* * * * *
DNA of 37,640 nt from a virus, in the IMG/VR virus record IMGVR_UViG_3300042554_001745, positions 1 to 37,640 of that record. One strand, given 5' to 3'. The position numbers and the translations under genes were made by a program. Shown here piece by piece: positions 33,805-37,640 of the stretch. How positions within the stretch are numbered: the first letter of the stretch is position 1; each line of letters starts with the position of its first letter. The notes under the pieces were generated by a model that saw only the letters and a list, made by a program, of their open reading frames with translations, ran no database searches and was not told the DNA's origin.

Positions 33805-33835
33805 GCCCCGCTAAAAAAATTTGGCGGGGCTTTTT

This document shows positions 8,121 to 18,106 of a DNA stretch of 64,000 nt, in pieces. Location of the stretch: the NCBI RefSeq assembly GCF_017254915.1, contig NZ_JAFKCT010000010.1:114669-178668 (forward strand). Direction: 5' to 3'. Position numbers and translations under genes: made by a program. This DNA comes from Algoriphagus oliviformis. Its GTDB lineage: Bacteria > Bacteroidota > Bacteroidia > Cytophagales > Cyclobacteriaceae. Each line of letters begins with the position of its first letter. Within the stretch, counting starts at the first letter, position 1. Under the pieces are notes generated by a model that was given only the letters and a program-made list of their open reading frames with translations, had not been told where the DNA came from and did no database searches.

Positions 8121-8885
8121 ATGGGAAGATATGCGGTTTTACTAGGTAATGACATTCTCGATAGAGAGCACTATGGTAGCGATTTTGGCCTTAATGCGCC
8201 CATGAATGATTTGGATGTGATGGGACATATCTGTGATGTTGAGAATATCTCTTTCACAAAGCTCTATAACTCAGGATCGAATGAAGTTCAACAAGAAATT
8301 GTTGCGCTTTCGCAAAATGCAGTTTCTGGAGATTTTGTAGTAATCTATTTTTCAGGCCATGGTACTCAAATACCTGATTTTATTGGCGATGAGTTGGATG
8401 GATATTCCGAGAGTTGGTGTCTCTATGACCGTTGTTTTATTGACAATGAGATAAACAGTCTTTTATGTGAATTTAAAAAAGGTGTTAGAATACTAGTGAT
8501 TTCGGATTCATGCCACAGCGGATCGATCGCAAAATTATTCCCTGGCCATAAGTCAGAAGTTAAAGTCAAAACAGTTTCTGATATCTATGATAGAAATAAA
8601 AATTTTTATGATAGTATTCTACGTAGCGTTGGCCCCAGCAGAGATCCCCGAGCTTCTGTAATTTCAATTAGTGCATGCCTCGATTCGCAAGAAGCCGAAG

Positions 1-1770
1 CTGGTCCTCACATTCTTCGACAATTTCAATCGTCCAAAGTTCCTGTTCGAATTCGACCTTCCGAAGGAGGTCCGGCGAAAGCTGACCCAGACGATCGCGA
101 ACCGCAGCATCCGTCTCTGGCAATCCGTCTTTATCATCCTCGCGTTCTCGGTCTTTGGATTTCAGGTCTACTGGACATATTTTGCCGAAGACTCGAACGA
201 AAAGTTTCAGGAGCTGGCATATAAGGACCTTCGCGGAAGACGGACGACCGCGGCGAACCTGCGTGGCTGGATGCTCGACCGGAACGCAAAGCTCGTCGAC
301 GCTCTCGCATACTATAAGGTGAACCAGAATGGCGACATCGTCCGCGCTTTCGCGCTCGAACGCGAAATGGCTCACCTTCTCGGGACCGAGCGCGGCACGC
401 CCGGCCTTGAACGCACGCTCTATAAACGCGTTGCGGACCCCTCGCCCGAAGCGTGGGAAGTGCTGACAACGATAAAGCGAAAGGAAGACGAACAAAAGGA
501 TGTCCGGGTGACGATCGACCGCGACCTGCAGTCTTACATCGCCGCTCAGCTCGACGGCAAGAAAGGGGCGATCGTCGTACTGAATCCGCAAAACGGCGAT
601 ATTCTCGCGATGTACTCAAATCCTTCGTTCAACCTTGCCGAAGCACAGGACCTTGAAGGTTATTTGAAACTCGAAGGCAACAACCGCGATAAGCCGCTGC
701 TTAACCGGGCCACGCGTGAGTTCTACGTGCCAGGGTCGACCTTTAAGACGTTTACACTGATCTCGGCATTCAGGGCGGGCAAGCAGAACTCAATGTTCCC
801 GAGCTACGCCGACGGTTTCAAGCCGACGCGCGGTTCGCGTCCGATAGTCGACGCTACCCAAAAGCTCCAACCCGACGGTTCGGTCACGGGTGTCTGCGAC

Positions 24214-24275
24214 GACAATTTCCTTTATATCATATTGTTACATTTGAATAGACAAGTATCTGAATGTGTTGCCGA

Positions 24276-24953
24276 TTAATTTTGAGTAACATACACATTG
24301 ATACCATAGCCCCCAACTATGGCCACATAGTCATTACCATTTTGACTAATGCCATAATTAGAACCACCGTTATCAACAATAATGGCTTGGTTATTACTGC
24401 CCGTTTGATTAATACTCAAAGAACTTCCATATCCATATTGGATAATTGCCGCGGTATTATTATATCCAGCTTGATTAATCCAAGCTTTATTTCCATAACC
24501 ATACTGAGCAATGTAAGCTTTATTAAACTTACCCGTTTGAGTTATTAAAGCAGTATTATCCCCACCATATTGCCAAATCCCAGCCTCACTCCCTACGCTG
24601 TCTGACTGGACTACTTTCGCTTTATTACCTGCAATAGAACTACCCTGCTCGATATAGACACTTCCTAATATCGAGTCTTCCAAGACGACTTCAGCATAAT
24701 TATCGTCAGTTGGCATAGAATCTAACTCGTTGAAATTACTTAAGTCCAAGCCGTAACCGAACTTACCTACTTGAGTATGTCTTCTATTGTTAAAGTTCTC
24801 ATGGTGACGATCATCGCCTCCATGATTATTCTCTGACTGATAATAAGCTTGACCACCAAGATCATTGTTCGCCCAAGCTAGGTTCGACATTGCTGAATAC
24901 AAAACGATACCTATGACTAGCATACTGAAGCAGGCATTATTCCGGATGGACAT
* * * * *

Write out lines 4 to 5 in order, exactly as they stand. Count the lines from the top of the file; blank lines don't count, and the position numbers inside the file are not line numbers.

This document shows positions 8,121 to 18,106 of a DNA stretch of 64,000 nt, in pieces. Location of the stretch: the NCBI RefSeq assembly GCF_017254915.1, contig NZ_JAFKCT010000010.1:114669-178668 (forward strand). Direction: 5' to 3'. Position numbers and translations under genes: made by a program. This DNA comes from Algoriphagus oliviformis. Its GTDB lineage: Bacteria > Bacteroidota > Bacteroidia > Cytophagales > Cyclobacteriaceae. Each line of letters begins with the position of its first letter. Within the stretch, counting starts at the first letter, position 1. Under the pieces are notes generated by a model that was given only the letters and a program-made list of their open reading frames with translations, had not been told where the DNA came from and did no database searches.

Positions 8121-8885